1. Clearer guidelines need to be issued to staff and those who join mid-year need to be properly informed about SDR.
    We also need to highlight to staff the benefits to students’ reading ages that the daily SDR offers and the importance of that in their day to day teaching and some students’ ability to fully access their exams.
    There is a wider school issue about workload (which is way above my pay grade to tackle!) We are offering staff 20mins of quiet reading time; a time to just stop and breathe during a, potentially, busy day. However, they see this as an opportunity to make a tiny dent in the never ending to do list.
  2. I made mini-review cards for students to fill in. This is a voluntary activity and they are rewarded with house points. In the first month, without any real pushing by staff, both myself and the librarian were pleasantly surprised by, not only, the amount of reviews we were getting but also by who was writing them. We found students who we assumed were reluctant readers asking to fill in review cards and share books they enjoyed with others. These will be displayed next year both in the library and the English corridor and, if I have my way, other places around school too – still desperately trying to prove that reading is not just an English lesson thing!
    The next step is to introduce longer review options, which we will store in a review folder or on FROG (depending on how effectively the FROG champions work this year!).
  3. We have students who keep rereading the same book for as long as possible as they can’t be bothered to go to the library to change it. Or those who deliberately wait until SDR to ask to change their book so they can spend as much of the 20 minutes as possible not reading. Although staff are not supposed to let students do anything other than read during SDR time, there are still those who regularly manage to go for a wander. To combat this, we have added reading books to the list of essential equipment that Y7 & 8 tutors need to be checking for and the library is now available for them to use during tutor time to exchange books and quiz.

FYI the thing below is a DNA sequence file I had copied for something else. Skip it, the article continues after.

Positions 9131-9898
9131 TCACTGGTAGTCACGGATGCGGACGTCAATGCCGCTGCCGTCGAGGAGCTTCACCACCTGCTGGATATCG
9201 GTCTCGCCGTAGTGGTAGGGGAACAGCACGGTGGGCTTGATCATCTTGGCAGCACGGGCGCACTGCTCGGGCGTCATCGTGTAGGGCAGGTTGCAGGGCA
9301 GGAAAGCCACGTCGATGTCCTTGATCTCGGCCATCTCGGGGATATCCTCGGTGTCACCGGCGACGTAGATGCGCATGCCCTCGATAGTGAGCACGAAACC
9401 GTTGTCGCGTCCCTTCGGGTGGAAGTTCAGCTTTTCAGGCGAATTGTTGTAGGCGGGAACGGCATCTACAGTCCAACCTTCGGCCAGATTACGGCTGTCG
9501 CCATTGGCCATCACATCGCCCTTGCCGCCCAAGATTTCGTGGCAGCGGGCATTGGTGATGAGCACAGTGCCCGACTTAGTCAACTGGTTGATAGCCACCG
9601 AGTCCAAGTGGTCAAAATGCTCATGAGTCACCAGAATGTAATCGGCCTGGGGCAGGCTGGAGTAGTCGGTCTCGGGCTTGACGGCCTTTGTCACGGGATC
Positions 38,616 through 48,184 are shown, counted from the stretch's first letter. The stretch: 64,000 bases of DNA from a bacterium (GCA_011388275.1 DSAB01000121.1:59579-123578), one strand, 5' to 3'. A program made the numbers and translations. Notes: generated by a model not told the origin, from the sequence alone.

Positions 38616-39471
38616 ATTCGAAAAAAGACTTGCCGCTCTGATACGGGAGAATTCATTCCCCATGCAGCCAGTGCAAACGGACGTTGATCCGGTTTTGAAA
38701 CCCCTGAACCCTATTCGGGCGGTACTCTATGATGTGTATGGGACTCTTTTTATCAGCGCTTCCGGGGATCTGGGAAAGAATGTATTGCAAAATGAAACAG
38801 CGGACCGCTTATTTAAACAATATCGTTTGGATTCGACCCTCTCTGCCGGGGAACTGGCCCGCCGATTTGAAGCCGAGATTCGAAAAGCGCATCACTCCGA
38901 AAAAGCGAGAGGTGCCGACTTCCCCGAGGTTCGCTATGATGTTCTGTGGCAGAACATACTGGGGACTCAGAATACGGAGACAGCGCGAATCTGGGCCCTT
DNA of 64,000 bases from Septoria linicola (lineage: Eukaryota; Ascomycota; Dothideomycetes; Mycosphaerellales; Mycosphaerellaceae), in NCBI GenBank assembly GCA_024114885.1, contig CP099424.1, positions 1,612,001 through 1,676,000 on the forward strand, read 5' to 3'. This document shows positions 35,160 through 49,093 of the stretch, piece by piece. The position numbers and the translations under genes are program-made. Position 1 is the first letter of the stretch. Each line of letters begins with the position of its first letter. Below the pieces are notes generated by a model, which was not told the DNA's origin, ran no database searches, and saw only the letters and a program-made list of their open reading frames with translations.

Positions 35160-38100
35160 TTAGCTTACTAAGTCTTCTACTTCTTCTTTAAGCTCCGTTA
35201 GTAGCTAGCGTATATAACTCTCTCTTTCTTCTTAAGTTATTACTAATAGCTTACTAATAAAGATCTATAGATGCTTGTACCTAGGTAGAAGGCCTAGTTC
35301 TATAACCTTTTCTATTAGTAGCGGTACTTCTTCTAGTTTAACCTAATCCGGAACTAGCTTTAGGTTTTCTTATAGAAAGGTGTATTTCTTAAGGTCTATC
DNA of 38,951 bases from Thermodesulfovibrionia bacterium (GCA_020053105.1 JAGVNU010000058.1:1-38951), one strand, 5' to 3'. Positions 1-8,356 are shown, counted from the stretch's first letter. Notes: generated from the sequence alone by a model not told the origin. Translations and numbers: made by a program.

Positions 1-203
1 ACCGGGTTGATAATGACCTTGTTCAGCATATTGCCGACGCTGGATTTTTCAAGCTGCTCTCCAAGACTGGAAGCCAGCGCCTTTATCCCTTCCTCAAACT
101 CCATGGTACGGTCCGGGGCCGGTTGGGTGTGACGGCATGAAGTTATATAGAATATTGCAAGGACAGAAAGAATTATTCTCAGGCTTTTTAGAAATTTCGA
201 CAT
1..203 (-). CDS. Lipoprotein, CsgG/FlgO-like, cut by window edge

I’ve also revamped the library lessons. Our fortnightly sessions used to be split between library and literacy, but with packing, unpacking and moving the class very little of either was achieved. We decided to embed a weekly literacy focus into our lessons and spend the whole lesson on reading and reading / book related activities.
    I am building a bank of reading related tasks for students to choose from which allow them to engage with their book in a variety of different ways and give the reluctant readers a little gap between books, in the hope that it stops reading from feeling monotonous and never ending for them.
    These will be recorded and displayed if appropriate with the students permission and although house points can be awarded, these will not be marked. Their purpose is to allow students to engage with what they’re reading and to promote a reading discourse around the school.